I was very glad when they said to me,
“Let us go up to the house of the Lord.”
Jerusalem, our feet are standing
inside your gates.
I was inside the gates and I was going up, not to ‘THE’ house of the Lord as the psalmist was singing, not the Temple, but ‘A’ house of the Lord, the church of St Saviour and the gathering of religious from across Jerusalem and its many traditions. The church was packed with every kind of habit and headdress, the simplicity of the Franciscans in their brown habit and the relative exoticism of the Orthodox bishops invited to be present. I sat towards the back, surrounded by nuns. It was another stairway to heaven. The Pre-Raphaelite artist Edward Burne-Jones painted the lovely image of the ‘Golden Staircase’ that you can see in Tate Britain in London. Well, I think it’s lovely, but then I love that kind of art. But there is that staircase with the ethereal figures ascending and descending but of course it’s Jacob who sees the original ladder to heaven, a staircase on which angels ascend and descend (Genesis 28.12). Any Eucharist – the early simple one in the Cathedral, the grand one in St Saviour’s later that morning – is a ladder into divine encounter and a blessing for that.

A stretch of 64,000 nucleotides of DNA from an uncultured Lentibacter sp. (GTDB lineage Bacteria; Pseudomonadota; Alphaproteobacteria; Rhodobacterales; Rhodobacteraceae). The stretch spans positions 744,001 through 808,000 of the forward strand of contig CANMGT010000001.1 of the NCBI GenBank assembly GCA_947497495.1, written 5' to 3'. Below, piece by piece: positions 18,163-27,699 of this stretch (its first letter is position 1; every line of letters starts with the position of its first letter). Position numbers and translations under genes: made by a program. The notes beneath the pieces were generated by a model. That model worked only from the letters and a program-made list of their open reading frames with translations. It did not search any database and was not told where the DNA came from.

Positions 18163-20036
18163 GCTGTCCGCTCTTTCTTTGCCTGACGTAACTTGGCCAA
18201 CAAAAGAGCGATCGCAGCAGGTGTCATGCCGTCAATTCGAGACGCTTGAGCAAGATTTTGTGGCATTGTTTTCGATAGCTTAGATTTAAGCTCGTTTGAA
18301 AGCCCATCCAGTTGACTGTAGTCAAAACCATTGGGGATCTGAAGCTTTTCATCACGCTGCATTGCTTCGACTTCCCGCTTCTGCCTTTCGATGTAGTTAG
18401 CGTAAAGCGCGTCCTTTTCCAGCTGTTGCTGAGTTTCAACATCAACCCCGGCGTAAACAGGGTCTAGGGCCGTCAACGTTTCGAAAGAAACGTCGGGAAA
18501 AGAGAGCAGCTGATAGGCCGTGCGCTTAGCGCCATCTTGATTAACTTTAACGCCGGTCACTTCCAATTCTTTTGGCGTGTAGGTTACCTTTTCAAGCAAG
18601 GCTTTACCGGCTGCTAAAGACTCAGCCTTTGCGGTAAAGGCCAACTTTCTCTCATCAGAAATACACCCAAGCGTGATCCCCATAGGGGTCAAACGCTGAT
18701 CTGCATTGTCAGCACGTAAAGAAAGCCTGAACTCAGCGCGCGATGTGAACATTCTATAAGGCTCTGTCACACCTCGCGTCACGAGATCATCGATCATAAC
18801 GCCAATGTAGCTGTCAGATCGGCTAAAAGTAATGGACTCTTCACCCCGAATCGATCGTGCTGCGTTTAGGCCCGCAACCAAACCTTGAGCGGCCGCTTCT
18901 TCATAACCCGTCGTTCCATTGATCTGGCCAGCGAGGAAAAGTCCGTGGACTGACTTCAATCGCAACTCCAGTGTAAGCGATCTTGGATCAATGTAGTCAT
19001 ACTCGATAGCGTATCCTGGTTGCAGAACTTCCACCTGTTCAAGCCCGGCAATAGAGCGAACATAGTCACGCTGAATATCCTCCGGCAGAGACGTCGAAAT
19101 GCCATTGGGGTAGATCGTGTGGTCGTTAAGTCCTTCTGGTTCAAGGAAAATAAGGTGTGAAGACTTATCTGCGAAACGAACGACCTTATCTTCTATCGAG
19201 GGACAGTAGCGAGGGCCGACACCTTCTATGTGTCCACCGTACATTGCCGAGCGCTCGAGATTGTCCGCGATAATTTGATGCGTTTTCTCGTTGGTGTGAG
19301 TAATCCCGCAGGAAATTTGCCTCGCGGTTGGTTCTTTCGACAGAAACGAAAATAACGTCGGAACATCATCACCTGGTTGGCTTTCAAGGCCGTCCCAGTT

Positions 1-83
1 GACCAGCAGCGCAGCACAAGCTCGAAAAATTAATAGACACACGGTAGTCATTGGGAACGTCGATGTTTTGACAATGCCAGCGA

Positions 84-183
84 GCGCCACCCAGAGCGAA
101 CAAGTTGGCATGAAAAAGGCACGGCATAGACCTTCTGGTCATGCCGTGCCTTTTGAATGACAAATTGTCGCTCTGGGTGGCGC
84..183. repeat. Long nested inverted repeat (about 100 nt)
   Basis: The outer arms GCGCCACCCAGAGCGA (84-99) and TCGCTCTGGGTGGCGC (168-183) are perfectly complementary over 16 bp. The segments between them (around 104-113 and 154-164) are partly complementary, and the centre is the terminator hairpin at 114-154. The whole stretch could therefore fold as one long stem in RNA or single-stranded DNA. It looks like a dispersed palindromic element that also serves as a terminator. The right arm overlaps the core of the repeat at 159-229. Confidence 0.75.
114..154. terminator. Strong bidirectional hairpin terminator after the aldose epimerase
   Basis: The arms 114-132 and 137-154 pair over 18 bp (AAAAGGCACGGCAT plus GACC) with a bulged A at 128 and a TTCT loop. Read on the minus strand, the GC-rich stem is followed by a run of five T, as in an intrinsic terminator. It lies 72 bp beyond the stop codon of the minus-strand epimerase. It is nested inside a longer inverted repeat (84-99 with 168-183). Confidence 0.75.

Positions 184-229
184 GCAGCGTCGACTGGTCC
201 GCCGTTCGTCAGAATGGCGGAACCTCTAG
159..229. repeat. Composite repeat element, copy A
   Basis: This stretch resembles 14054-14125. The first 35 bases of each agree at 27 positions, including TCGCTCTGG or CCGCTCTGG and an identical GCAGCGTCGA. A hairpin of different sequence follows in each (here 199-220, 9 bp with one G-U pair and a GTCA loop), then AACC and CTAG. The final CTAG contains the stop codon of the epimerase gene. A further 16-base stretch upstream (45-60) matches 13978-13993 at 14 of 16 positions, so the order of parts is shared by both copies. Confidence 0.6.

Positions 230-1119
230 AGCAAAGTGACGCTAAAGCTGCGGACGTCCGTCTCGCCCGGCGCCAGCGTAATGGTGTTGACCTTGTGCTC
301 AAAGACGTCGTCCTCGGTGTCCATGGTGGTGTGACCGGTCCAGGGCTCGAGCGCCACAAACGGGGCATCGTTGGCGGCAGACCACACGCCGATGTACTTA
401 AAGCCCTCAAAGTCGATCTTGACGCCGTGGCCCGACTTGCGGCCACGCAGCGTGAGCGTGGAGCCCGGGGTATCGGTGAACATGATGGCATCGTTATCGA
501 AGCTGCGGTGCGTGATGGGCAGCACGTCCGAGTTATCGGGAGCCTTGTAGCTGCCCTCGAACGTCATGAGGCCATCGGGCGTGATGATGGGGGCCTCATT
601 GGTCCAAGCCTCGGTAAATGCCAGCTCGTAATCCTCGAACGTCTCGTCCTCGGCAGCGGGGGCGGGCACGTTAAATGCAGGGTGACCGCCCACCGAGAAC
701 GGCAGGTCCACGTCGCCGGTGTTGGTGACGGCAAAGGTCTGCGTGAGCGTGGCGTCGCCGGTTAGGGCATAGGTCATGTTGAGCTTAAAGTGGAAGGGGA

As the Mass finished and the long line of concelebrating priests left in procession I made my way to the statue of the seraphic saint, a relic of whom was there for veneration. Francis’ simplicity was in contrast to the church and the liturgy but the intentions were good and that golden staircase well occupied by angels.
But I still had to complete my intention for the day, doing the ramparts walk. One of my intentions for this time in Jerusalem is to have new experiences, doing the things that we never have the time to do with a bunch of pilgrims. Staying in a church for a 100 minute Eucharist is one thing, climbing the walls is another.
The walls of Jerusalem are so much at the heart of the image of the place that we have. The Holy Week hymn, ‘There is a green hill’ begins with the verse
There is a green hill far away,
outside a city wall,
where our dear Lord was crucified
who died to save us all.